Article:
Investigating Proteomic Variations in Transgenic Tomatoes Compared to Its Non-transgenic Counterpart | Chapter 13 | Modern Research in Botany Vol. 1

Three complementary approaches were used for the assessment of proteomic variations due to genetic transformation. These approaches were gel electrophoresis, Gas chromatography coupled with mass spectrometry (GC/MS) and amino acids analysis. First we assessed proteomic variations applying gel electrophoresis analysis in two different transformed plants (GM-potato and GM-Tomato) along with their non-transformed counterparts. Further we pursued with our analysis using one of the tested GM-plants (transgenic tomato) and its non-transgenic counterpart applying Gas chromatography coupled with mass spectrometry (GC/MS) and amino acids analysis.

The results indicated proteomic variations between both transgenic plants (GM-potato and GM-tomato) compared to their non-transgenic counterparts, where the protein patterns separation on the 1D SDS-PAGE were not similar in both cases. Results of the amino acid concentrations of the transformed tomato were also different compared to its non-transgenic counterpart. These detected differences are most likely due to transformation process.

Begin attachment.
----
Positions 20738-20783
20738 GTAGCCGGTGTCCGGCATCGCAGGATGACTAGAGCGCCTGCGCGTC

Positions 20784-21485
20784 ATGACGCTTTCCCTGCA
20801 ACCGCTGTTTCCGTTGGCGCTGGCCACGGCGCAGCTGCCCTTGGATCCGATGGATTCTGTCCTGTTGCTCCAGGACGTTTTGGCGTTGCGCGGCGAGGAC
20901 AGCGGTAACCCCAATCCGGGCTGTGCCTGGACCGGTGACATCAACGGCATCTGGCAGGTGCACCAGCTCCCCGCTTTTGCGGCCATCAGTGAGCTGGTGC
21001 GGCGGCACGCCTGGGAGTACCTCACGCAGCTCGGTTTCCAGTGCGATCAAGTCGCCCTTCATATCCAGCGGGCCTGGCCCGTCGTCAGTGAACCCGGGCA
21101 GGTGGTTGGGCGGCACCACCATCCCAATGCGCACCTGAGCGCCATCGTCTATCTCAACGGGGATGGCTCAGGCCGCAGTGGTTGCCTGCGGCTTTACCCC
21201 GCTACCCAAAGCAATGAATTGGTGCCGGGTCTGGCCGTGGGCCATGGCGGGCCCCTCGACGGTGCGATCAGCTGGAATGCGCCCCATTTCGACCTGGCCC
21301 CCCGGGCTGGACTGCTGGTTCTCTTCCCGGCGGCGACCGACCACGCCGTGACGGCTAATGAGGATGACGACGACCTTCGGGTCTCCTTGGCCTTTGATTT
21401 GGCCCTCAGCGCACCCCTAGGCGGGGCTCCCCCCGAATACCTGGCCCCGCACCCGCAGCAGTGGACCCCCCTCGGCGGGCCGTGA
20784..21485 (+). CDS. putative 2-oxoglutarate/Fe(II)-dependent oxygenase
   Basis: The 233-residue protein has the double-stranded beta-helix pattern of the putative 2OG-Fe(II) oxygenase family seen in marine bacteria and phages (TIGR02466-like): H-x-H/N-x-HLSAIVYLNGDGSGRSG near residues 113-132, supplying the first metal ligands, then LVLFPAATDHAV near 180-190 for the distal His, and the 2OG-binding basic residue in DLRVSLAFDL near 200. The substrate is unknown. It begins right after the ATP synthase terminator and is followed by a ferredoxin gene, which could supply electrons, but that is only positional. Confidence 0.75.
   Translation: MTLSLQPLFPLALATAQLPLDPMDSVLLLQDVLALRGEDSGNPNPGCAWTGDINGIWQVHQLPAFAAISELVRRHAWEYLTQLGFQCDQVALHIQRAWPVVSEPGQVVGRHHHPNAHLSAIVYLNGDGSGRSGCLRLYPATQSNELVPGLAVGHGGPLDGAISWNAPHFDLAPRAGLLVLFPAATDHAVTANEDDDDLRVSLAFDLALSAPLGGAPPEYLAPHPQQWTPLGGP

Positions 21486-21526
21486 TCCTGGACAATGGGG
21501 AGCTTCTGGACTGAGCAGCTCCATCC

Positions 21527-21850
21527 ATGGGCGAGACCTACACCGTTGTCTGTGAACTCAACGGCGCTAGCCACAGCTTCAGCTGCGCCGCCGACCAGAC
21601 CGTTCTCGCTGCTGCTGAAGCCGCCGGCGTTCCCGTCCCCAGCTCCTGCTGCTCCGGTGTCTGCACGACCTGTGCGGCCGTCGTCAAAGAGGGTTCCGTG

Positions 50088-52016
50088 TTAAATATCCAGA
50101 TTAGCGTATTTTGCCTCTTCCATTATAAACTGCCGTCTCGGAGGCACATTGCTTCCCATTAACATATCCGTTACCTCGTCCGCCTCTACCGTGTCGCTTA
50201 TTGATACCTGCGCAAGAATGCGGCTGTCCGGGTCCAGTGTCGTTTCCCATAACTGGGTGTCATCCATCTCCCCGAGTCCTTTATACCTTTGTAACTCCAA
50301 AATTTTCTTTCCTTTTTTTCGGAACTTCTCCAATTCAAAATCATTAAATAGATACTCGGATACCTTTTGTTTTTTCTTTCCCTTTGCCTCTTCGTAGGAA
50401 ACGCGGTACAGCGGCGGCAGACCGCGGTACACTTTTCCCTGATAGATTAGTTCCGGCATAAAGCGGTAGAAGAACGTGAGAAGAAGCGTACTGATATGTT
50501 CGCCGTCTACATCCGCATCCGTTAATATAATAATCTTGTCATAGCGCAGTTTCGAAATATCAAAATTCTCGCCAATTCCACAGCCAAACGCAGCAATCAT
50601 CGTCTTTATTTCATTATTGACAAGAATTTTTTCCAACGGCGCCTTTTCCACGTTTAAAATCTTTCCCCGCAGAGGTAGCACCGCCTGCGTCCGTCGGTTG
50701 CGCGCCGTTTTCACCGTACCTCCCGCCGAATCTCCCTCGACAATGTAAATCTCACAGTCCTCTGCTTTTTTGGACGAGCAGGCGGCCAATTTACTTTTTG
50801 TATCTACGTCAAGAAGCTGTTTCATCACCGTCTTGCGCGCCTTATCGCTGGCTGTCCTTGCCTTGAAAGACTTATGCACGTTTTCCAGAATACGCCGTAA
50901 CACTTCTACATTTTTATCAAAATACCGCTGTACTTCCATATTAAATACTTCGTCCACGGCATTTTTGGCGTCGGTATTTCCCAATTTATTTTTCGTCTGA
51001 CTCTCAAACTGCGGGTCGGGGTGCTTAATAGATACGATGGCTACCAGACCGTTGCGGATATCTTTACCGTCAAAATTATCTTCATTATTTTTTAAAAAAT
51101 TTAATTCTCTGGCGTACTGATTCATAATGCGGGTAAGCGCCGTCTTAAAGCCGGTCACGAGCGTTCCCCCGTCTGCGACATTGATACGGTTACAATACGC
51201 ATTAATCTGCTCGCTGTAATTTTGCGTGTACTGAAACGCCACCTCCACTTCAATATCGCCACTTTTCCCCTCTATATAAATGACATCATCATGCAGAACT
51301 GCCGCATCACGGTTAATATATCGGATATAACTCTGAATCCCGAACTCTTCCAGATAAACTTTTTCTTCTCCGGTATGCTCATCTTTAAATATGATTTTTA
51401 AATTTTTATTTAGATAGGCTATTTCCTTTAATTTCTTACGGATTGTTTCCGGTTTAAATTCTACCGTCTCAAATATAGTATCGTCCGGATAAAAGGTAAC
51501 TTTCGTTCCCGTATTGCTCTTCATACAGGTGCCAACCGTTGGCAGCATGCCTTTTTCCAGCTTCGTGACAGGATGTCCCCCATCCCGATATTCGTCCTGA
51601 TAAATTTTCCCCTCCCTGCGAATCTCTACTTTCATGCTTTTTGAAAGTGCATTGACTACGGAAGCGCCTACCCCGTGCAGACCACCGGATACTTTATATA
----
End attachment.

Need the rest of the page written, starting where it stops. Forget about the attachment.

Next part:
Results also revealed that the efficiency of GC/MS approach to identify a mixture of unknown proteins was limited. GC/MS analysis was only able to identify few number of protein molecules. Therefore, more advanced and specific technologies like LC/MS/MS and MALDI-TOF-MS are recommended to be employed for the identification of unintended effects due to genetic transformation in plants.

Author(s) Details

Professor Hanaa Abdel-Sadek Oraby
Department of Cell Biology, Genetic Engineering and Biotechnology Research Division, National Research Centre, Dokki, Cairo, Egypt.

Professor Amal A. M. Hassan
Department of Cell Biology, Genetic Engineering and Biotechnology Research Division, National Research Centre, Dokki, Cairo, Egypt.

Mahmoud M. Sakr
Academy of Science and Technology, Cairo, Egypt.

Atef A. A. Haiba
Department of Genetics and Cytology, National Research Centre (NRC), Dokki, Cairo, Egypt.

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